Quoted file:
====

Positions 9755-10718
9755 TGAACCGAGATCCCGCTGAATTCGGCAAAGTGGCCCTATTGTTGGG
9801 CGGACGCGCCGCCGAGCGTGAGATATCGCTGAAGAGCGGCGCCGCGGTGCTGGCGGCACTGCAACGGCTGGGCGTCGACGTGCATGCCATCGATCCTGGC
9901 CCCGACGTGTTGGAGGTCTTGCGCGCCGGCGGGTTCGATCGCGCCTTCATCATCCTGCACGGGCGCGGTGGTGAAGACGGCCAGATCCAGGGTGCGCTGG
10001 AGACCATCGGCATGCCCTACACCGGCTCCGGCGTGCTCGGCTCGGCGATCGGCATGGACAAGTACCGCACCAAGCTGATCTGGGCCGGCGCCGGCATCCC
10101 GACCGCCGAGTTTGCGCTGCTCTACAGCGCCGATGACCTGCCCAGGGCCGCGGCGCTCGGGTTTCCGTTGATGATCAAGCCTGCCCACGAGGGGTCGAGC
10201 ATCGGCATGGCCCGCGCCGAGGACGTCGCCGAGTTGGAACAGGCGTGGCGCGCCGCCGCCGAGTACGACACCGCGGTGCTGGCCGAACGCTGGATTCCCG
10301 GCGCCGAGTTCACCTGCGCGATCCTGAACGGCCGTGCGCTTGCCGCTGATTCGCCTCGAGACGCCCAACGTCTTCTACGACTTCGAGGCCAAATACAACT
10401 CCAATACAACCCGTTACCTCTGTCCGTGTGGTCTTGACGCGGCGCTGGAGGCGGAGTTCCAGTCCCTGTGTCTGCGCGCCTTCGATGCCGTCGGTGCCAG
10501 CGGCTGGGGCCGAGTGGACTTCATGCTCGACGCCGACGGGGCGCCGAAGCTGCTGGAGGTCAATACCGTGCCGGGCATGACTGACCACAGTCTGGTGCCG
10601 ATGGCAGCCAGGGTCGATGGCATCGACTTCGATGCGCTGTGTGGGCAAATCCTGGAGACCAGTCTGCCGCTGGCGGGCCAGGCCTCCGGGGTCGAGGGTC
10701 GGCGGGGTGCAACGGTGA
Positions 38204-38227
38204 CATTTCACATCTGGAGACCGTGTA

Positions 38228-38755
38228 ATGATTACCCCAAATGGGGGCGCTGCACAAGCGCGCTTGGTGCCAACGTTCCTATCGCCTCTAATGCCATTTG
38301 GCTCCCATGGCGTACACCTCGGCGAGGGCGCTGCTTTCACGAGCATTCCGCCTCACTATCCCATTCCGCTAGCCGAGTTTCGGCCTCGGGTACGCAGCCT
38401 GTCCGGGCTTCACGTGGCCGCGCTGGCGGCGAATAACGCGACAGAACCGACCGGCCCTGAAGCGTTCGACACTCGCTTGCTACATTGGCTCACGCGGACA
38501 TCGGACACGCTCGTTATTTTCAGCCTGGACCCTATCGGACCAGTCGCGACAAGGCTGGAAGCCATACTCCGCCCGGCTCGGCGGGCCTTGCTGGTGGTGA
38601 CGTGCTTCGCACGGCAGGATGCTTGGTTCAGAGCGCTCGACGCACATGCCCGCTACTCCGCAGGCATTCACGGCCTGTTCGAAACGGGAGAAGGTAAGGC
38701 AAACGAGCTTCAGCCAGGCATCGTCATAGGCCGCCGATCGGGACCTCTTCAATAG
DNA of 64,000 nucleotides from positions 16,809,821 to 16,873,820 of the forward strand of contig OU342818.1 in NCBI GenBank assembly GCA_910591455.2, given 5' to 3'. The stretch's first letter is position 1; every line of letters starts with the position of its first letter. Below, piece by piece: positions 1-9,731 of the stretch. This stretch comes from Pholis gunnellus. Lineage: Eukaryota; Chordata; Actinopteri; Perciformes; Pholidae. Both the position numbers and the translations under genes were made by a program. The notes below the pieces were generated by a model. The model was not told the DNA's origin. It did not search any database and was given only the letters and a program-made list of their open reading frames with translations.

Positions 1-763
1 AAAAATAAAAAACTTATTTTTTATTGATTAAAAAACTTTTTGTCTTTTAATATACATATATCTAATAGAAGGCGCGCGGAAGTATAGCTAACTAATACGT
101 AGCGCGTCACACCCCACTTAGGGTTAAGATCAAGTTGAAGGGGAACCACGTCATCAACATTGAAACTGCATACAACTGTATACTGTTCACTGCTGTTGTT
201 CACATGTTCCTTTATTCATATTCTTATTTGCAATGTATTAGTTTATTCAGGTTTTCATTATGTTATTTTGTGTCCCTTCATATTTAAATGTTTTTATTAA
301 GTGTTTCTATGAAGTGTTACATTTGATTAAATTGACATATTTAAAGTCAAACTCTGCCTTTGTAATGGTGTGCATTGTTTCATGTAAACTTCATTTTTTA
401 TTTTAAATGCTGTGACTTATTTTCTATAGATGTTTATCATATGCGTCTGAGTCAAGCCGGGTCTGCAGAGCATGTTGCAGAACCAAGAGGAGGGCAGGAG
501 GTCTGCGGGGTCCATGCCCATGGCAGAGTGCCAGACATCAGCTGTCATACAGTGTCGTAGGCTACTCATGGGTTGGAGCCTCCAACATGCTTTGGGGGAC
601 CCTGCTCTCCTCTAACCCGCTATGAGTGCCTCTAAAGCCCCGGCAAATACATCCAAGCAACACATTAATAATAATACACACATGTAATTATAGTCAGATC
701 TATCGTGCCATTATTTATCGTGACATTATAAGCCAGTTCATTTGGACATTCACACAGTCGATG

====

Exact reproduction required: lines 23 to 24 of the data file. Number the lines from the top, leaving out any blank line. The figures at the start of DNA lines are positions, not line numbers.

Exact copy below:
Positions 1-763
1 AAAAATAAAAAACTTATTTTTTATTGATTAAAAAACTTTTTGTCTTTTAATATACATATATCTAATAGAAGGCGCGCGGAAGTATAGCTAACTAATACGT